Miller Lite continues to amp up the competitive pressure on Bud Light, this time with a series of billboards, bus wraps and in-store advertising in its rival’s hometown.

Using the message: “7 out of 10 in STL agree, more taste than Bud Light” aside a large can of Miller Lite, billboards are each near downtown St. Louis, not far from Busch Stadium, the baseball stadium named after Bud Light-maker Anheuser-Busch.

The ads piggyback on the brand’s 2017 “In Bud’s Backyard” video launch that highlighted results from a series of promotional blind taste tests conducted in bars in St. Louis. Those tests were part of Miller Lite’s national Know Your Beer promotional campaign, in which nearly a half million legal-drinking-age adults evaluated beer on color, aroma and taste. In the end, participants are asked to choose between Miller Lite and Bud Light, the top-selling beer in the country.

The aim of the campaign is to strip away the preconceptions of the labels and put the two beers head-to-head in front of beer drinkers to determine how they perceive the beer itself.

More than seven out of 10 participants chose Miller Lite over Bud Light nationwide. In St. Louis, the numbers were even more striking: 76 percent of roughly 360 taste testers chose Miller Lite.

“Around the corner from Busch Stadium, a few blocks from the Budweiser brewery, we put our beer’s taste to the test. And the results may have surprised some people, but they definitely didn’t surprise us,” says Sheila Rhodes, a MillerCoors field marketing manager for the central region.

The fact that three quarters of drinkers chose Miller Lite “leads me to believe that if we continue to push on this, we’re going to be able to convert some drinkers,” says Matt Dykstra, MillerCoors general manager for Missouri, Kansas and Oklahoma.

“The thing with St. Louis is for a good portion of folks, Bud Light is and always has been their default beer. A majority have never really given Miller Lite consideration out of pure loyalty for the brewery in St. Louis,” he says. “What we’re doing with this program is challenging that notion and letting drinkers know that another big player — Miller Lite — deserves their consideration.”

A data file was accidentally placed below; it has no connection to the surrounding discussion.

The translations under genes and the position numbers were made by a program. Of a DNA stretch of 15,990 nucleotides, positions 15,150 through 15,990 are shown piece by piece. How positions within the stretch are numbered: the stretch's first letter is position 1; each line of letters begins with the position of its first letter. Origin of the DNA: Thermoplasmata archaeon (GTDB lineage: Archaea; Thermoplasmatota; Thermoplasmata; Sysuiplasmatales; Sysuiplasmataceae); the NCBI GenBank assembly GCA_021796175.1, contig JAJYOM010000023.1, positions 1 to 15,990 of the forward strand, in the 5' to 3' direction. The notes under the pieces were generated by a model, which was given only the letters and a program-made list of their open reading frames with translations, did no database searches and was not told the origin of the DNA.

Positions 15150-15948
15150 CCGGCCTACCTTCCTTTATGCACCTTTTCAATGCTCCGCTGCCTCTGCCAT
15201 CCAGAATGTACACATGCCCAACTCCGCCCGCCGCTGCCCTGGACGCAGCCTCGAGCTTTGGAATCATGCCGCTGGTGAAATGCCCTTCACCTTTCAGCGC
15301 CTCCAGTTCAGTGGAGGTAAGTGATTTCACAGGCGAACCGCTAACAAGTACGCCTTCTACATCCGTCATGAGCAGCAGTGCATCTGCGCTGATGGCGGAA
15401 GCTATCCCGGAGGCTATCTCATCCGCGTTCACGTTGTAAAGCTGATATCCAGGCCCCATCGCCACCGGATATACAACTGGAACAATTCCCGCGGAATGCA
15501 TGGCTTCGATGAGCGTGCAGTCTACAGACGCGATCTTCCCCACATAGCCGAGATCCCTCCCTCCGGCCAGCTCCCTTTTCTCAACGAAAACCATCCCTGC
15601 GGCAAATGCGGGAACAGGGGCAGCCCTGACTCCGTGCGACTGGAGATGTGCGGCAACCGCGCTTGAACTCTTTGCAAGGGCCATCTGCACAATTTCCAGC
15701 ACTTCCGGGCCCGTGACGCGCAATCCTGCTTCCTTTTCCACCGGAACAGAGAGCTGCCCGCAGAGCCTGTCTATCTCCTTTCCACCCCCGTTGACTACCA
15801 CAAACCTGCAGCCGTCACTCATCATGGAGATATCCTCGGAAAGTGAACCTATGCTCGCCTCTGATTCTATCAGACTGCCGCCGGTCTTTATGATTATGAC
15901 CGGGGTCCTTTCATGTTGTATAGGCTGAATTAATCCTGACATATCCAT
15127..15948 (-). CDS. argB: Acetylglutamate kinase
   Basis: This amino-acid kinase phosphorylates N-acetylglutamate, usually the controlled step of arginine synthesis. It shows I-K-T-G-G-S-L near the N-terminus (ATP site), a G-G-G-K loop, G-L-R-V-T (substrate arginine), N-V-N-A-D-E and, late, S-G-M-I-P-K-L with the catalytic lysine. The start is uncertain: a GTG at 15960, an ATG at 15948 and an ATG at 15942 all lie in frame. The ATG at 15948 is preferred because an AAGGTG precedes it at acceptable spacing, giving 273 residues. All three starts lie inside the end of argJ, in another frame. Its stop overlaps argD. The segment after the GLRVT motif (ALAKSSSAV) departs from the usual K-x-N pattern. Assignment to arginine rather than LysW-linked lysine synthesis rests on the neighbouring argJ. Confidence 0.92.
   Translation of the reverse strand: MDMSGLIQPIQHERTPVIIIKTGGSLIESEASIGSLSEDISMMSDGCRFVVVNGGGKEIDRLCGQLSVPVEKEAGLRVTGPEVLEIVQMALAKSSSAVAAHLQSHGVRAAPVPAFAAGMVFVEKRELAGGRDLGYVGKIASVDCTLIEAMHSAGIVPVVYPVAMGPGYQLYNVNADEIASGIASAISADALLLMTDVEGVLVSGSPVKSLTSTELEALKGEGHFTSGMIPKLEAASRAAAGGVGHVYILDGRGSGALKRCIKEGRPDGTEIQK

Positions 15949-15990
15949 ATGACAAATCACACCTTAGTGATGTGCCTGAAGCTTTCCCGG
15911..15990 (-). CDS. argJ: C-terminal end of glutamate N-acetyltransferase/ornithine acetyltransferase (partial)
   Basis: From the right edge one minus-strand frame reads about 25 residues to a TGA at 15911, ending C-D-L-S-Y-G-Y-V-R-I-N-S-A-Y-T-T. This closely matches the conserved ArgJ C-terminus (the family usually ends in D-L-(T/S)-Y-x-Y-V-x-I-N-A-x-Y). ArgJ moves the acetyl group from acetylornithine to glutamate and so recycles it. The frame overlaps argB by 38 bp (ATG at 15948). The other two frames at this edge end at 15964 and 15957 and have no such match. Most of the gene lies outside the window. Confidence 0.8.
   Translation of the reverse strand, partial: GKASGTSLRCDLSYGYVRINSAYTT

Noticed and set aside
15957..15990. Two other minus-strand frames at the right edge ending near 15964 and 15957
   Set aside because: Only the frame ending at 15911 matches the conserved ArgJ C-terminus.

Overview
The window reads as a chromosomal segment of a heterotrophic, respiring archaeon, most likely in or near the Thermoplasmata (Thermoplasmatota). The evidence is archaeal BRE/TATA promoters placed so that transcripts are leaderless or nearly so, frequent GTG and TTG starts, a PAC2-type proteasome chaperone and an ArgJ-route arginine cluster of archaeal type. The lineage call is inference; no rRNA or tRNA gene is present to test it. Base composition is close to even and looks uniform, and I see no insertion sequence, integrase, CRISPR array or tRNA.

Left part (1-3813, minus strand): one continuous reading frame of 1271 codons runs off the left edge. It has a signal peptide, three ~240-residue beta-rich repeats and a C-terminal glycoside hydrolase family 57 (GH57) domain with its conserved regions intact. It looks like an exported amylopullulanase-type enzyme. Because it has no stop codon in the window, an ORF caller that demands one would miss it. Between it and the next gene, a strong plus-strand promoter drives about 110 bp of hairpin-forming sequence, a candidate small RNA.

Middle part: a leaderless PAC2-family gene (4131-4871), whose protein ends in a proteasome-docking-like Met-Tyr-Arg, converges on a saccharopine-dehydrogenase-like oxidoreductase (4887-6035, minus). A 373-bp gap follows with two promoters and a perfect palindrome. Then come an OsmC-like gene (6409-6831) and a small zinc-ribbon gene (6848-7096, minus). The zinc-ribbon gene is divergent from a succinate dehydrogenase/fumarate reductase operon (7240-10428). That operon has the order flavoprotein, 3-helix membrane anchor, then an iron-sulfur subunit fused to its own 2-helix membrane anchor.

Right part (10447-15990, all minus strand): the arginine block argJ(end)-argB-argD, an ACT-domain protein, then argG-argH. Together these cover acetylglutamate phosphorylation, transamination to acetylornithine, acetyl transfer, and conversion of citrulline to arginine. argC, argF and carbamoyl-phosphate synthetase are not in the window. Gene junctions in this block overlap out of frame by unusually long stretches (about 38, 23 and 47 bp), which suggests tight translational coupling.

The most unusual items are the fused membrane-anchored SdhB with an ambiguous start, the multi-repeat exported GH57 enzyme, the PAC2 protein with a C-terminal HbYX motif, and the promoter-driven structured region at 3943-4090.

On top of that, he says, healthy competition between two heavyweights helps drive interest and conversations about beer. “We’re not saying Bud Light is (a bad) beer, we’re saying, ‘hey, there’s this big brand in St. Louis called Bud Light and a lot of people drink it. It’s part of the day-to-day routine here. It just so happens there’s another awesome beer available here called Miller Lite, and when we did a taste test, seven out of 10 people prefer it.”

Video footage from the tests, which were conducted by promotional staff wearing non-branded clothing, were the centerpiece of a national digital and social media campaign that received heavy promotion in St. Louis.

The goal of the campaign is to convince Bud Light drinkers to reconsider Miller Lite, which the brand team says has more taste, color and aroma, yet fewer calories than its biggest competitor.

Although total beer industry volume fell in St. Louis last year, Miller Lite gained 1 percent share of the market in St. Louis in the 12-month period ending in February, according to Beer Institute data. Still, despite falling sales, Bud Light is by far the nation’s top-selling beer, accounting for 17.5 percent of all beer sold in America, according to Nielsen.

St. Louis is the first market where Miller Lite will use the claim; the brand also plans to roll out similar competitive ads in other cities this year, says Courtney Bryant, marketing manager for Miller Lite.

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